Purpose of Confidentiality Agreements

It has to be stressed that an obligation of confidence does not arise from a confidentiality agreement as such. The primary function of the agreement is to put the confidante on notice that the information is confidential and that the disclosure is in confidence. Lest the obligation be broken, the agreement also records the disclosure in confidence and the undertaking of the obligation. Another purpose of a confidentiality or non-disclosure agreement is to impose a positive obligation on a confidante, such as obtaining similar undertakings from employees or taking proceedings to prevent disclosure or use by them.

Need for Positive Steps

However carefully it may be drafted, a confidentiality agreement will not protect unauthorized use or disclosure of information unless the confider takes reasonable steps to keep it secret. Such steps should include restricting access to computer files or documents containing secret information to those who need to know. Confiders should record access to those files and monitor their copying and use. Staff should be trained in security and their co-operation sought at all times.

How long does an Obligation of Confidence last?

The short answer is for so long as the information remains secret. That can be a very long time indeed. The recipe for chartreuse has been secret for 400 years. The Coca Cola Company has kept the recipe for coke secret for well over a century. More typically, the confidentiality of a design or formula of a product that can be reverse engineered lapses when it is put on the market. The rule is that once information becomes generally known otherwise than through the confidante’s misconduct the duty ceases to bind.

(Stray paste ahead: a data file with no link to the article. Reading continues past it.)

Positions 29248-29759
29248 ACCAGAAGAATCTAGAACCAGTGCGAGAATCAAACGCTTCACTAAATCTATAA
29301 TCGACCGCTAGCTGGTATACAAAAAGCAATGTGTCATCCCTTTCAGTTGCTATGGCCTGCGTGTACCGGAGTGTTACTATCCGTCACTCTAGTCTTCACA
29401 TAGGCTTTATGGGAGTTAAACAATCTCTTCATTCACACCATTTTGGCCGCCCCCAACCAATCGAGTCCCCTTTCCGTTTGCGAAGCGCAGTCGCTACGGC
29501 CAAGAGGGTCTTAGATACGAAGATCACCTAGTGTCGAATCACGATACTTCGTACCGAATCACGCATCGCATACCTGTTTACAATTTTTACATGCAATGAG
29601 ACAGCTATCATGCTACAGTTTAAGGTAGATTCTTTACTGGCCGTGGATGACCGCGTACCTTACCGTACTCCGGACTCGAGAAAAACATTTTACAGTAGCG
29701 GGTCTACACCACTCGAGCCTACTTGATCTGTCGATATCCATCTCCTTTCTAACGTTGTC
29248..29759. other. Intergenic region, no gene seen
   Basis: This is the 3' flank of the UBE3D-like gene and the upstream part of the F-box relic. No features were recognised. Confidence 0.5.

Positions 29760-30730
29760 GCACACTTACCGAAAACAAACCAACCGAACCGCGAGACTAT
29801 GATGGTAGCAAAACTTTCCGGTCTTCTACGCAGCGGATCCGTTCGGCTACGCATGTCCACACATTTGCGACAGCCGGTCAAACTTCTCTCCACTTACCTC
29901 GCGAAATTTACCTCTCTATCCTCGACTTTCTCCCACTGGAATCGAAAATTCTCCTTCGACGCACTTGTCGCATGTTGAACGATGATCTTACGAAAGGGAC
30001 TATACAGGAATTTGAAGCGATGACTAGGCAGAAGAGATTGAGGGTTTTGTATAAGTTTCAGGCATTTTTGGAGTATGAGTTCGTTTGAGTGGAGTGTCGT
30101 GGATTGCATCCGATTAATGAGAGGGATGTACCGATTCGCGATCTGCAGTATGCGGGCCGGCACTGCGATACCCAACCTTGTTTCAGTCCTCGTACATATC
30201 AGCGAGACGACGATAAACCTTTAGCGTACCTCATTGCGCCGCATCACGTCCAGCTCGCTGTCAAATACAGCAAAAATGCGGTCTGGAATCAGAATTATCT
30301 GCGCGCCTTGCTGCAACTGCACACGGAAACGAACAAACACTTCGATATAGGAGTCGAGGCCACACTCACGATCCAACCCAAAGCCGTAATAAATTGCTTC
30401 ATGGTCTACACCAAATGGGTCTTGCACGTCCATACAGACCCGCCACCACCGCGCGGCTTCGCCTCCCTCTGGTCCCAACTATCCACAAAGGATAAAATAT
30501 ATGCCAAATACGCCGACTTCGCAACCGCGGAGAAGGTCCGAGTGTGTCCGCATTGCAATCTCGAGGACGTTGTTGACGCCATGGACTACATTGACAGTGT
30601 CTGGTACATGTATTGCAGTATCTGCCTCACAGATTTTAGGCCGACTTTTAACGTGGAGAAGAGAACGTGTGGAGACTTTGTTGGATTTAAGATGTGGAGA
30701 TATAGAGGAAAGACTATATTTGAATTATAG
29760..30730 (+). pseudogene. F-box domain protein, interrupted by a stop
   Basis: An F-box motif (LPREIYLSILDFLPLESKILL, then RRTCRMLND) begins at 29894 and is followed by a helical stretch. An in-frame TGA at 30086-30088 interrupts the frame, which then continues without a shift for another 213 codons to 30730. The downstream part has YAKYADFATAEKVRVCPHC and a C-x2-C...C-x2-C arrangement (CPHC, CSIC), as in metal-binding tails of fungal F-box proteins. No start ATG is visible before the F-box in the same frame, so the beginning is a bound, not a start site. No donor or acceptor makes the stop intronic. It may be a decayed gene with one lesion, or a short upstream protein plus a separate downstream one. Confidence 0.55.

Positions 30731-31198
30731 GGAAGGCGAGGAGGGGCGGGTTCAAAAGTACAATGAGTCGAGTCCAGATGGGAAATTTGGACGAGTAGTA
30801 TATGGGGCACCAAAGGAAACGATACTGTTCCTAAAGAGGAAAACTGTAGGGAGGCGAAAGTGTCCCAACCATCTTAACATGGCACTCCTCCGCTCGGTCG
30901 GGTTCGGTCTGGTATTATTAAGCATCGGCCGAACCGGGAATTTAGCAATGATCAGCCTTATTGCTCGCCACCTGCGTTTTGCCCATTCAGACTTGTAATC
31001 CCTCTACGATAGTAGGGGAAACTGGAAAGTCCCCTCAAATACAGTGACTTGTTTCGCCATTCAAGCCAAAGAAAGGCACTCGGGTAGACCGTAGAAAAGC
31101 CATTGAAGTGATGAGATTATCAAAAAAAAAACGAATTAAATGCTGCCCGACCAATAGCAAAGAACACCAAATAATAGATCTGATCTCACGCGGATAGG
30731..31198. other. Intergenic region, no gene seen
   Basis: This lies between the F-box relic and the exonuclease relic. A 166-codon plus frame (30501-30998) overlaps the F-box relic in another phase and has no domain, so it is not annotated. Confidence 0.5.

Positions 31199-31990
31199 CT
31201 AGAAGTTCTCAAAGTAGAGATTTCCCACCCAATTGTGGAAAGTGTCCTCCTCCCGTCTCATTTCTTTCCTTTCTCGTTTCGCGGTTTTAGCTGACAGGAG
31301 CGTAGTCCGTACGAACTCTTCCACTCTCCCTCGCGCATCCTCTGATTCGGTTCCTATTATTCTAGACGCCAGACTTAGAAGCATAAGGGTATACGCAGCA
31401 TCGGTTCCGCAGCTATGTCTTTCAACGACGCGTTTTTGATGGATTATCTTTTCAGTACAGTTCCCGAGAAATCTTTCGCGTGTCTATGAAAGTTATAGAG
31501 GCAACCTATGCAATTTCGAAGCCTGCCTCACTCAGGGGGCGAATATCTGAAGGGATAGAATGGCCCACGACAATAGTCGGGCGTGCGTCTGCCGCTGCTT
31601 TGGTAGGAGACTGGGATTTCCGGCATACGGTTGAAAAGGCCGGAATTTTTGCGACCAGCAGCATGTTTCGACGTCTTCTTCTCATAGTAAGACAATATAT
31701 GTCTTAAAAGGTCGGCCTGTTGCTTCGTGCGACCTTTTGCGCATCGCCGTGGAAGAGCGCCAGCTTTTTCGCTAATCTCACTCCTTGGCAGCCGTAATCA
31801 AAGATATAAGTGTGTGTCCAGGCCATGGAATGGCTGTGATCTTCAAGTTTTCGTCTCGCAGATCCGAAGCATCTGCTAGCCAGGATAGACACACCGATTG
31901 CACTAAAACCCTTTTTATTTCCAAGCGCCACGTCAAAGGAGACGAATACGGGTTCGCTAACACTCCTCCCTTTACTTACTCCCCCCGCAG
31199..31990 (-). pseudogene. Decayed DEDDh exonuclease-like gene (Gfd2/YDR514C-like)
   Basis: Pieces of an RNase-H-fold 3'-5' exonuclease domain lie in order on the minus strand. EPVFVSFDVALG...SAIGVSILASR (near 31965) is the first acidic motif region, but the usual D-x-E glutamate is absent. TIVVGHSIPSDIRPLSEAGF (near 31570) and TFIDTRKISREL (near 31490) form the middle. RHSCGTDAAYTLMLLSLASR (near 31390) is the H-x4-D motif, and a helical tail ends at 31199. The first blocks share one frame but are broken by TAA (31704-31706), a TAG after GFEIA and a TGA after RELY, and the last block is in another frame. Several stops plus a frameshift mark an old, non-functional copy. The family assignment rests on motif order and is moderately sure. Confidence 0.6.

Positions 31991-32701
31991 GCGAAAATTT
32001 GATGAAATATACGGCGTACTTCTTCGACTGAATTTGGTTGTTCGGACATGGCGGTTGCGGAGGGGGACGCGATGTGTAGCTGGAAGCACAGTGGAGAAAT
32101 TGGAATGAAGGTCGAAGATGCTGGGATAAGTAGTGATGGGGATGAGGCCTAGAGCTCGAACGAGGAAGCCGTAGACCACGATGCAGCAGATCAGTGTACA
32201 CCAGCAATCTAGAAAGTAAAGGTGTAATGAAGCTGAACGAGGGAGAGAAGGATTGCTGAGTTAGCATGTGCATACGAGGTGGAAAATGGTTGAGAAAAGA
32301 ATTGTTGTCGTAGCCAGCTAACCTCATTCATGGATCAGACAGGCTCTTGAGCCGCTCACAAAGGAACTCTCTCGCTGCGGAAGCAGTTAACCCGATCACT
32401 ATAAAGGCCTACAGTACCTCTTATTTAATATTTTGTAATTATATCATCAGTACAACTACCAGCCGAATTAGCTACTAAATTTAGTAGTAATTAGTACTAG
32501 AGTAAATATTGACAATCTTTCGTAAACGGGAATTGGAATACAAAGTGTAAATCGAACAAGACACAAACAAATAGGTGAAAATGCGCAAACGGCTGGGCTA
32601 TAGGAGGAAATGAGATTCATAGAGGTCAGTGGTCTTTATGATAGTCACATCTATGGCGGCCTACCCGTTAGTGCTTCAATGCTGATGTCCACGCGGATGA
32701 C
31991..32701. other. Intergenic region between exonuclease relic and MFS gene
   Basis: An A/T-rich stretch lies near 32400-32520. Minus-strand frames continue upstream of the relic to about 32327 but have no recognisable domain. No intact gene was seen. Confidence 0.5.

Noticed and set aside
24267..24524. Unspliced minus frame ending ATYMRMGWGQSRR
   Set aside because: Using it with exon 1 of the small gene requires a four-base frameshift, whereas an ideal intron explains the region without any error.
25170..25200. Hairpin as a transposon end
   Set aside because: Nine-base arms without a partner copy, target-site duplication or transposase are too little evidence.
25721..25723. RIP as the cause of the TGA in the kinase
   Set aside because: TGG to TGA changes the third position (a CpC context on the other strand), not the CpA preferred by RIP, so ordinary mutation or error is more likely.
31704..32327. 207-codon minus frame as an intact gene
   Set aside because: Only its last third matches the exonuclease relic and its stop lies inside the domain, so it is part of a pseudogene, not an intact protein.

In what Circumstances can Confidential Information be disclosed?
An obligation of confidence may be overridden in any circumstances where disclosure is in the public interests. An obvious example is where disclosure would prevent or assist the detection of a crime or enable a patient to receive medical help.

How is the Obligation enforced?
The courts will grant an injunction to prevent unauthorized disclosure or use of confidential information for so long as it remains secret. If necessary, they will consider granting interim or temporary injunctions to prevent use or disclosure until the merits may be adjudicated. Where unauthorized disclosure or use has already taken place, the court may order the confidante or other defendant either to disgorge his or her gain or compensate the person who has been injured for his or her loss with interest. They may also make supplementary orders such as requiring a wrongdoer to hand over documents or supply information about others who may be involved. Above all, wrongdoers can be ordered to pay costs to the injured party which may amount to many thousands of pounds.


Most claims for breach of confidence in England and Wales are brought in the Chancery Division of the High Court of Justice or in county courts whose staff also work in district registries (that is to say offices of the High Court) that do chancery work. That means that claims may proceed in London (the Royal Courts of Justice or the Central London County Court), Manchester, Leeds, Liverpool, Newcastle upon Tyne, Birmingham, Bristol or Cardiff. Claims issued anywhere else are usually transferred to the High Court or county court of one of those cities.

No comments: